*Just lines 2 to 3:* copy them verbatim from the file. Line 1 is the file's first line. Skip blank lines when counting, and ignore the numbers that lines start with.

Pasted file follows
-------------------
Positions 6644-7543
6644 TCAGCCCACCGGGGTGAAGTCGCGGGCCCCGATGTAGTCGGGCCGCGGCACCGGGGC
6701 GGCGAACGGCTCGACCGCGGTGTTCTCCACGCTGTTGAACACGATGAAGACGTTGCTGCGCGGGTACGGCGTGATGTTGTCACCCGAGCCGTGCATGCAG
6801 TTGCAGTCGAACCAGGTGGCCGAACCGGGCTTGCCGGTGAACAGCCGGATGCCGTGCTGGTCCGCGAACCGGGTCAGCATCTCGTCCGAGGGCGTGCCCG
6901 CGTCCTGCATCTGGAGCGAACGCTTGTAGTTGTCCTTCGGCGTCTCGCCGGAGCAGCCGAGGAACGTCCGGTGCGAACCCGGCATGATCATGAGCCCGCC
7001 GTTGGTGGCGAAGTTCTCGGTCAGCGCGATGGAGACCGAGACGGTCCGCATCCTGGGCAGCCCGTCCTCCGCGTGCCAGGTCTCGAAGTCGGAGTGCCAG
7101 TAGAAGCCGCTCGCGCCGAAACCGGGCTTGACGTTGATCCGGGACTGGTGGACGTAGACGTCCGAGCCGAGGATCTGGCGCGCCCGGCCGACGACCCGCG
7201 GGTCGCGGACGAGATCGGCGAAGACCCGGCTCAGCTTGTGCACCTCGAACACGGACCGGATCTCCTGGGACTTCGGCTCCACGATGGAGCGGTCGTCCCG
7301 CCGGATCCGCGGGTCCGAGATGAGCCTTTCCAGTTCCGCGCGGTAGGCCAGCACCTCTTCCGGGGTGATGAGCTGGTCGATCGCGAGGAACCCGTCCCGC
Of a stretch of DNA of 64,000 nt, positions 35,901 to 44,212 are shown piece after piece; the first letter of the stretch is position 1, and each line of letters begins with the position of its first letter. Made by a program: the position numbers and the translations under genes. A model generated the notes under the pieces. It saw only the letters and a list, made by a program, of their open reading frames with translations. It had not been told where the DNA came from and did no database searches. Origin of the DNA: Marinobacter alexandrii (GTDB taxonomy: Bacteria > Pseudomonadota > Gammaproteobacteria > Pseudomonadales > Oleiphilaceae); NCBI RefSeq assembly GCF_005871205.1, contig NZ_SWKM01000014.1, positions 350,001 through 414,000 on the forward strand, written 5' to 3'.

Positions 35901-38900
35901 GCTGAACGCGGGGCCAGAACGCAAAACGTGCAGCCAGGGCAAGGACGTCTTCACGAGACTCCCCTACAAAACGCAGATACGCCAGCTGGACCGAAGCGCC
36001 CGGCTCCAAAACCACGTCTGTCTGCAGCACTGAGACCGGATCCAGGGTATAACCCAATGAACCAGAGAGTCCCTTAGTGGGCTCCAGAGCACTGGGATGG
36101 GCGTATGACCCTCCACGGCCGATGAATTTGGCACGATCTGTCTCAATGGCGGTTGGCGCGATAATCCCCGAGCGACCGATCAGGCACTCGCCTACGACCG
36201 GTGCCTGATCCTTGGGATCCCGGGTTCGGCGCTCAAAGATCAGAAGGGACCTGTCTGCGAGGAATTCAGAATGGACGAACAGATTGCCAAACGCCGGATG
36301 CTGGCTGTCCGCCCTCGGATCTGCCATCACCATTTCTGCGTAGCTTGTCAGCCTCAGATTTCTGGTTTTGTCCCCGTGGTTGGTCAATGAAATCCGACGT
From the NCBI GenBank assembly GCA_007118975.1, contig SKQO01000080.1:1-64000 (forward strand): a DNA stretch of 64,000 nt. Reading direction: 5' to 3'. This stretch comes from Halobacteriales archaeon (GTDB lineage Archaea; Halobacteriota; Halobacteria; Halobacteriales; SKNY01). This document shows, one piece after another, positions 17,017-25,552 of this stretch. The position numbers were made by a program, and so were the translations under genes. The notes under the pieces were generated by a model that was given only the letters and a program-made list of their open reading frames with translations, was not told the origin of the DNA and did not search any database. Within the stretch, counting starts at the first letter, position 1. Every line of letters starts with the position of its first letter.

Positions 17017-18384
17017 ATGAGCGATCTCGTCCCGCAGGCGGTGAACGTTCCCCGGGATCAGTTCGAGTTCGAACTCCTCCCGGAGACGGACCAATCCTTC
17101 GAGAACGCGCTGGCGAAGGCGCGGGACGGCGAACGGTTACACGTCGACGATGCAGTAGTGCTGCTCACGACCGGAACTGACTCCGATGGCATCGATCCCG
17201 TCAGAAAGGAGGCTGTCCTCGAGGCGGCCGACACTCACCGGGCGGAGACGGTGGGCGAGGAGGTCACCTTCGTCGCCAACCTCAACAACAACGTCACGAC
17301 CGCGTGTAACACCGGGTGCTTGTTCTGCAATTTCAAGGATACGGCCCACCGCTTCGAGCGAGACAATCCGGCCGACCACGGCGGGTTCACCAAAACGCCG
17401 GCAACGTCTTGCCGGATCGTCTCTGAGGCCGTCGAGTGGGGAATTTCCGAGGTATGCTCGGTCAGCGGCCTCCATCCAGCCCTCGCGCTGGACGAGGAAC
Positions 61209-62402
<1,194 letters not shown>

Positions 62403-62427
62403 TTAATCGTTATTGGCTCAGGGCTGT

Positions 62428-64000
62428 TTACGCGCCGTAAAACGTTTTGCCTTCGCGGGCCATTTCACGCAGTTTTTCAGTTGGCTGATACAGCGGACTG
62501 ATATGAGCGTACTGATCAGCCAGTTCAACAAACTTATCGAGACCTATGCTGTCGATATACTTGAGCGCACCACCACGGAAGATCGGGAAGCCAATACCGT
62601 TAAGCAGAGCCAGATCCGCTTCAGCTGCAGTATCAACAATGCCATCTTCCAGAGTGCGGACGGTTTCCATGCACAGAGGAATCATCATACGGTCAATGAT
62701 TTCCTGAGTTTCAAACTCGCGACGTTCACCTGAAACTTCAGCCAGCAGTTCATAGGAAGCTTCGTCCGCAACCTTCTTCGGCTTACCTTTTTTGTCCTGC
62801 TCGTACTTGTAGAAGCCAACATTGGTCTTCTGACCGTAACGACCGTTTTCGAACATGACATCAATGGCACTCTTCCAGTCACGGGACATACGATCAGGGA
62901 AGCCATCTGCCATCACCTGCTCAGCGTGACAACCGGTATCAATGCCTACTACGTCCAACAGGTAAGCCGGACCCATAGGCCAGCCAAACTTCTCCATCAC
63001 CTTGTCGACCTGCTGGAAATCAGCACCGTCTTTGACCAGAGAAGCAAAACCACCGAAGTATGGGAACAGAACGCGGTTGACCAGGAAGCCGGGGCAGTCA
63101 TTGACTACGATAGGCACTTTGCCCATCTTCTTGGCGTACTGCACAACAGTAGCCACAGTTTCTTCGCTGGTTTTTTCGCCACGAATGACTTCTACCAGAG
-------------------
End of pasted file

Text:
6644 TCAGCCCACCGGGGTGAAGTCGCGGGCCCCGATGTAGTCGGGCCGCGGCACCGGGGC
6701 GGCGAACGGCTCGACCGCGGTGTTCTCCACGCTGTTGAACACGATGAAGACGTTGCTGCGCGGGTACGGCGTGATGTTGTCACCCGAGCCGTGCATGCAG